The Family and Medical Leave Act, which for four years now has been giving employees in the United States up to 12 weeks of unpaid, job-protected leave a year to stay home with new babies or to care for ill family members, isn't perfect - but it is pretty good.
Here's what's good: It's a pro-family law, recognizing that employees have needs outside the workplace. It prevents workers from having to choose between short-term care and their careers. And, as the bipartisan Family Leave Commission told Congress last year, it hasn't been an administrative burden on companies, and it hasn't created significant additional costs.
Here's what's problematic: It doesn't reach as many people as it should. More than 41 million private-sector workers aren't covered by the Family and Medical Leave Act (FMLA), in many cases because they work for companies with fewer than 50 employers (which are exempted from the law). Also, many people say they don't take advantage of the FMLA because they can't afford the lost wages. Others know little about the law's provisions.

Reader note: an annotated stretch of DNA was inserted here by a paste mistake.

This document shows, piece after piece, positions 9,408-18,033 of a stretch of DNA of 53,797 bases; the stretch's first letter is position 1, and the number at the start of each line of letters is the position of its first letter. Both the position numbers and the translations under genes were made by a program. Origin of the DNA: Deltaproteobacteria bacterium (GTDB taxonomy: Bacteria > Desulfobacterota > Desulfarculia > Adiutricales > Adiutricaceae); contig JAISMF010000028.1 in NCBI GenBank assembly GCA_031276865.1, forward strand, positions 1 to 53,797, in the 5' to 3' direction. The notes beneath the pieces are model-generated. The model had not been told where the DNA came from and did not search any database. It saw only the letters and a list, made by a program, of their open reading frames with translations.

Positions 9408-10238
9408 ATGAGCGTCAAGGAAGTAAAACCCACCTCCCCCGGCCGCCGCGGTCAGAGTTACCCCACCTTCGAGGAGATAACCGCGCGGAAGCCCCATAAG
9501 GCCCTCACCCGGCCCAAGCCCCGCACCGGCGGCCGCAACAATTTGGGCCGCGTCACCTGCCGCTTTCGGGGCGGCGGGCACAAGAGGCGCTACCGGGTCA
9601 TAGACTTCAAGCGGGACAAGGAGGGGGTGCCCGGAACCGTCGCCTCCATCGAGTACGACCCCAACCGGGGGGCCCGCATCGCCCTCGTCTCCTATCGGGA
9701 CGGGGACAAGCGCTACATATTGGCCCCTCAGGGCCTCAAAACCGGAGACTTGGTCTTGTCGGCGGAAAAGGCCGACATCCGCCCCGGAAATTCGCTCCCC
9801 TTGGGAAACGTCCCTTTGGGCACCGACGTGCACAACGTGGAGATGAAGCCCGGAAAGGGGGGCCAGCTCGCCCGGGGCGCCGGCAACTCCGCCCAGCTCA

The FMLA can and should be better, even if it still won't be perfect. Several members of Congress want to expand the law and have introduced bills doing just that. Sen. Christopher Dodd (D) of Connecticut, for example, has proposed legislation that would extend the FMLA to businesses with as few as 25 employees, meaning an additional 13 million workers would benefit. (Smaller firms and their employees would have to use common sense in implementing the law, carefully scheduling multiple absences, for example.)
President Clinton, meanwhile, has proposed what he calls "Family Leave II." Among other things, he envisions giving workers 24 hours of unpaid leave each year for family obligations such as parent-teacher conferences.
Do these suggestions add up to just another government mandate? We don't think so. As we've said before, the FMLA shouldn't be seen as a threat from government but as a fair way to treat employees. Now four years old, the law has accomplished much, but it still has more to do.